Can Your Dog or Cat Improve Your Health?
This article originally appeared on PETA Prime.
We know that adopting a healthy vegan diet can help you fight high cholesterol and obesity, but can simply living with a dog or cat have the same effect? According to several recent studies, the answer is a resounding “Yes.”
To start with the obvious, a recent University of Michigan study found that guardians who are conscientious about regularly walking their dogs tend to have lower rates of obesity—ostensibly because they are getting a lot of exercise. But the surprising finding by the researchers who conducted the study was that guardians who walked their dogs often also tended to be more physically active in general, even after accounting for walking a dog. A separate study by the National Institutes of Health (NIH) has also found that walking a dog improves mobility around the house for men and women as old as 82. Another NIH study of 421 adults found that having a dog improved heart-attack victims’ one-year survival rate. And the Centers for Disease Control and Prevention states that having a companion animal can decrease cholesterol, triglycerides, and blood pressure.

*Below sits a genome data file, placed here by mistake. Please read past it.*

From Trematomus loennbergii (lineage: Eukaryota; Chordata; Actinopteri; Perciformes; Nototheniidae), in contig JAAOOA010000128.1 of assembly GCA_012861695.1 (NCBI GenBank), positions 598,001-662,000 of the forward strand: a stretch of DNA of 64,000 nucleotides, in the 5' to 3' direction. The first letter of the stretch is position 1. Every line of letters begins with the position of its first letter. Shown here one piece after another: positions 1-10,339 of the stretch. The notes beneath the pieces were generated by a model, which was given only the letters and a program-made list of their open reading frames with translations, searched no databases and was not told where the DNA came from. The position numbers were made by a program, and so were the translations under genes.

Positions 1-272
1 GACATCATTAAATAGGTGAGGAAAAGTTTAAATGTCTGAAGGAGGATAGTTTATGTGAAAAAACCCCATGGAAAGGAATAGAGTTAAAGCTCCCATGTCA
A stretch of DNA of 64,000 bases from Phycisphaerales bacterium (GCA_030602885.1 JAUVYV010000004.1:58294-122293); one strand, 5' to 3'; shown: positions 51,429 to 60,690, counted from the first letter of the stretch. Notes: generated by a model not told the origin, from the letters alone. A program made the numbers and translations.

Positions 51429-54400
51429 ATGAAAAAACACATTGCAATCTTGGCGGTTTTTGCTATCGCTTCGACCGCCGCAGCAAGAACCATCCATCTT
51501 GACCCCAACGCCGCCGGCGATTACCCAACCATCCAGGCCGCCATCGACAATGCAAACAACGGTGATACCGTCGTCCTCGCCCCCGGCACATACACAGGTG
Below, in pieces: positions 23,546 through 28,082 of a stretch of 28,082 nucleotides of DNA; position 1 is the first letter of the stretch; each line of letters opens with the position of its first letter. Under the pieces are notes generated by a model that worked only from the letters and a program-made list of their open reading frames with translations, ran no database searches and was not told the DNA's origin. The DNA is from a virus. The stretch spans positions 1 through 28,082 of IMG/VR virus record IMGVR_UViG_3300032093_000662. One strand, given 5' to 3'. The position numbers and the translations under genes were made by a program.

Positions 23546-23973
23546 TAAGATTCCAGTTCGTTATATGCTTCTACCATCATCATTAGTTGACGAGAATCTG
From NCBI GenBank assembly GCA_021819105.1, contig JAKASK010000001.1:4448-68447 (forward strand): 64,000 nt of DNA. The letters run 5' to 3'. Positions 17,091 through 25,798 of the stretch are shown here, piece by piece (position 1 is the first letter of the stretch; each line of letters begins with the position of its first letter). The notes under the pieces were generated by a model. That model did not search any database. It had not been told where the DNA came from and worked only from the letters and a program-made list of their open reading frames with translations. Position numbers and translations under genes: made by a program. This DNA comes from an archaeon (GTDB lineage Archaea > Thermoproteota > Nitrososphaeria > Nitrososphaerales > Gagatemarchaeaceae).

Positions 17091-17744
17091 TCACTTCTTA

Many animal guardians have experienced the unique soothing effect that their animals have on them, and some of the new research shows just how strong the health benefits of that soothing can be. One study of 240 married couples showed that animal guardians had lower pulse rates and blood pressure compared to couples without companion animals. And animal companions often reduce stress better than human companions do. Even recovery times from illnesses were shorter for people when they were with their animals than when they were with their spouse or a friend.
So if you’ve been thinking about adopting a dog, cat, or other animal in need of a loving home, there’s now one more reason to visit a local animal shelter and welcome a new member into your family—for your health!